The brand DiSaronno suggests using a 1:1 ratio of Scotch to Amaretto. Other recipes suggest a whooping eight parts of Scotch per one part of Amaretto.

So, should you feel experimental, the Godfather Recipe gives a lot of room for adjustments.

Tips & Tricks For A Great Godfather Cocktail

Use some large and clear cubes, spheres, or chunks of ice for your Godfather Drink. Such quality ice will limit unwanted dilution to a minimum while you slowly sip on this high-proof cocktail.

At the same time, you want to achieve the right amount of dilution from melted water while prepping this drink. Thus, fill your mixing glass with ice cubes to the rim and stir for about 20 seconds - about 50 rounds.

That cools down your ingredients nicely, adds a little water to the boozy mix, and combines both components perfectly.

As mentioned already, the quality of the ingredients is vital. When making this drink, you want to use a high-quality blended Scotch. After all, it dominates the taste.

For the Amaretto part, opt for a top-shelf option, too. You don't want to ruin a drink made with a fine Scotch by using a mediocre liqueur.

Variations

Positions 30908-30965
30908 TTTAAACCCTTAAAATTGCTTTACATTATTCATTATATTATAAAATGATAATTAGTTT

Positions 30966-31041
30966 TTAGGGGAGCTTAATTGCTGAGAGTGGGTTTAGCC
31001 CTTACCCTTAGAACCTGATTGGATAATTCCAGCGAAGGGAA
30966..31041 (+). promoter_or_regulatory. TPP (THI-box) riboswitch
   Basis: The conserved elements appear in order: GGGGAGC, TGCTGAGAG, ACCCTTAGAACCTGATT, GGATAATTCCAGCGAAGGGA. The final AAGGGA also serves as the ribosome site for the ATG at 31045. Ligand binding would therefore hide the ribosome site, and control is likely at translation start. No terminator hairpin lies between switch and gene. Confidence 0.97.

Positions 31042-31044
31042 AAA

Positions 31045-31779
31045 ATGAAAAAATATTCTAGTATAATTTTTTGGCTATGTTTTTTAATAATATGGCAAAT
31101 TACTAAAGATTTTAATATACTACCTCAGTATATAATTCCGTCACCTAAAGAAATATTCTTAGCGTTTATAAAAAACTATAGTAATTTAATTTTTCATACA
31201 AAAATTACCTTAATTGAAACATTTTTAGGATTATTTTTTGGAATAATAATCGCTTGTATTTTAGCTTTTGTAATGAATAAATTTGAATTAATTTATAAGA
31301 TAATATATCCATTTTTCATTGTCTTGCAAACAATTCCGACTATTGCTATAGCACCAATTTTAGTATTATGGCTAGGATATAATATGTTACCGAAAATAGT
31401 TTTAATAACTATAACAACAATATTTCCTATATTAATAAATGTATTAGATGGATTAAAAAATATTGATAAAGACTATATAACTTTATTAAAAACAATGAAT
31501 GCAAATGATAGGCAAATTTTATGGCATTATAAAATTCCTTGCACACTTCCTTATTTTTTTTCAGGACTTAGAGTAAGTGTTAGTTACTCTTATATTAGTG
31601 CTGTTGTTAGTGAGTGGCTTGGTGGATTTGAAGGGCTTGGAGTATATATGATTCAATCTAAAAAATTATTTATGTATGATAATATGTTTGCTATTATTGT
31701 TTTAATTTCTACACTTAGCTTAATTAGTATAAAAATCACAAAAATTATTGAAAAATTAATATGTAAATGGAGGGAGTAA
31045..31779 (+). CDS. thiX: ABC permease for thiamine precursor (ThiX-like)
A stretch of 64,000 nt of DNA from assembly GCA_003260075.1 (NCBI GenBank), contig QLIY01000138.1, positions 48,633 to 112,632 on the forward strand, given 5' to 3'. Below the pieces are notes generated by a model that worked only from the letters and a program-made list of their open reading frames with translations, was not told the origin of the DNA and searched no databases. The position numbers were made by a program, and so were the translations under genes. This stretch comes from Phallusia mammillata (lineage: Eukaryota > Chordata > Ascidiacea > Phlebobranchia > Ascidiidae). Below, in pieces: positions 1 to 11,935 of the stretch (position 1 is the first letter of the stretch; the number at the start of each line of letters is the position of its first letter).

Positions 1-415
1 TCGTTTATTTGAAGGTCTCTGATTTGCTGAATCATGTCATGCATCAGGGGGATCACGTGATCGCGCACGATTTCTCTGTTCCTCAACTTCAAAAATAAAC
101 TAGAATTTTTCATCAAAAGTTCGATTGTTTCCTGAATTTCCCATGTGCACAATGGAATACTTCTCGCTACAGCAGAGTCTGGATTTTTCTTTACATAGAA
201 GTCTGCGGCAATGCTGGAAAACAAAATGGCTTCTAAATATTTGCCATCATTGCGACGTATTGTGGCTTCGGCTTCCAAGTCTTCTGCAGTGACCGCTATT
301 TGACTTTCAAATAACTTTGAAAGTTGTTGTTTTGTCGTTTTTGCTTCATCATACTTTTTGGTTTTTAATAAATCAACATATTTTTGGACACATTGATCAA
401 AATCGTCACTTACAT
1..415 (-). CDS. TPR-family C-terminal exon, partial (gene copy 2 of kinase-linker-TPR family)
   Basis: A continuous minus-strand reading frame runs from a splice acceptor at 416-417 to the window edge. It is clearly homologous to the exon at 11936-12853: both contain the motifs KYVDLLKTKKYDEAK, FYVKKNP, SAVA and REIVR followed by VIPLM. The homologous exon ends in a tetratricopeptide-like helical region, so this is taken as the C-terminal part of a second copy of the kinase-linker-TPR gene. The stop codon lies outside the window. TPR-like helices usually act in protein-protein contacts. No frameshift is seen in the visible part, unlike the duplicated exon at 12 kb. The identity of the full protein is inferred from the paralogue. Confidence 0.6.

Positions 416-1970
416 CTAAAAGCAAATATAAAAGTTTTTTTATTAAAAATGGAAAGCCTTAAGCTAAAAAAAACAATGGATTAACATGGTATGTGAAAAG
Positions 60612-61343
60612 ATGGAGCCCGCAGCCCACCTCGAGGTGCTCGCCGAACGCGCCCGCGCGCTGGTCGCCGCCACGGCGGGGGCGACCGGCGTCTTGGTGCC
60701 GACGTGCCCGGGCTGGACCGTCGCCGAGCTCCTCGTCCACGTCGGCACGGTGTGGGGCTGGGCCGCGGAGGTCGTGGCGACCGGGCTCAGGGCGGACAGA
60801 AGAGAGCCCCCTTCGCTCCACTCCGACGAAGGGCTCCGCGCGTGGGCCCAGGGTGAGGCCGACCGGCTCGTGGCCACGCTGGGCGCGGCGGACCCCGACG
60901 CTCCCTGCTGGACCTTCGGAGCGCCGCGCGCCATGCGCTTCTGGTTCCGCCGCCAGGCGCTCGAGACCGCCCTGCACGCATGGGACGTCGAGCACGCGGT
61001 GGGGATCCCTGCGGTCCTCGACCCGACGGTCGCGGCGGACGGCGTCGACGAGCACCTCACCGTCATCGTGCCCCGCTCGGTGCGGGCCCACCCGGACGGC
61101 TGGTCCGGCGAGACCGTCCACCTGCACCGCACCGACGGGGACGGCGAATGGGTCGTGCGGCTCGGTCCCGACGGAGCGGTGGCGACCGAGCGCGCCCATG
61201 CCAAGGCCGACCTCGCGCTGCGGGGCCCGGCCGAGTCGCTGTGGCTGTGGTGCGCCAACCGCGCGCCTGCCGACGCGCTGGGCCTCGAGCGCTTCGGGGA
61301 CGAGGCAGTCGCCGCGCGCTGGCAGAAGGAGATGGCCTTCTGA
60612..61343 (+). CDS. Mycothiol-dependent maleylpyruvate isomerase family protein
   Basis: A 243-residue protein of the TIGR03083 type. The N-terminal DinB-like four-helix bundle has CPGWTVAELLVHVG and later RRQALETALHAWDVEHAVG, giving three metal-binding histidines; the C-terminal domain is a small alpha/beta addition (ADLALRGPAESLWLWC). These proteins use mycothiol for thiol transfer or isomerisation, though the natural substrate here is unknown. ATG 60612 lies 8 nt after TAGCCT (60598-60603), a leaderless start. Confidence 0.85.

The catchy name and easy recipe of the Godfather Cocktail pretty much ask for some great riffs and tweaks. Two of the most popular variations are the French Connection and the Godmother:

  • The French Connection Cocktail:¬†another two-ingredient cocktail made with Amaretto. Instead of a Scotch base, the drink is made with French Cognac. -This riff also is named after a movie from the 70s.
  • The Godmother Cocktail:¬†Substituting whisky with vodka gets you a Godmother Cocktail. This variation is far less complex and sweeter than the other two because vodka does little to alter the taste of the Amaretto.

History Of The Godfather Drink

The Godfather Cocktail got its name from the famous movie starring Marlon Brando as Don Corleone. However, the why is not quite clear.

One possible explanation is that Scotch was a regular serving in the film about an Italian mafia boss. When you combine that with the fact that Amaretto is a famous Italian liqueur and the Godfather movie had been super en vogue in the 70s, when the drink came up, it probably seemed logical to call the cocktail that.

One of the biggest Amaretto brands, DiSaronno, also claims that the drink was a favorite of Marlon Brando, the lead actor in the film. Regardless if this is true, it adds to the story.

The inventor of the Godfather cocktail is even harder to identify than the reason for the name. One story goes that a bartender called Alanna Zwart first mixed the drink in an attempt to create a Tan Italian but didn't have the right ingredients.

Related Cocktails

In the 1970s, two-ingredient drinks were quite popular, and another famous representative made with Scotch is the Rusty Nail.

It's noteworthy because, generally, Scotch isn't the most common base spirit for mixed drinks. In fact, only a small number of classic cocktails ask for the otherwise extremely popular Whisky from Scotland. More recipes worth trying are: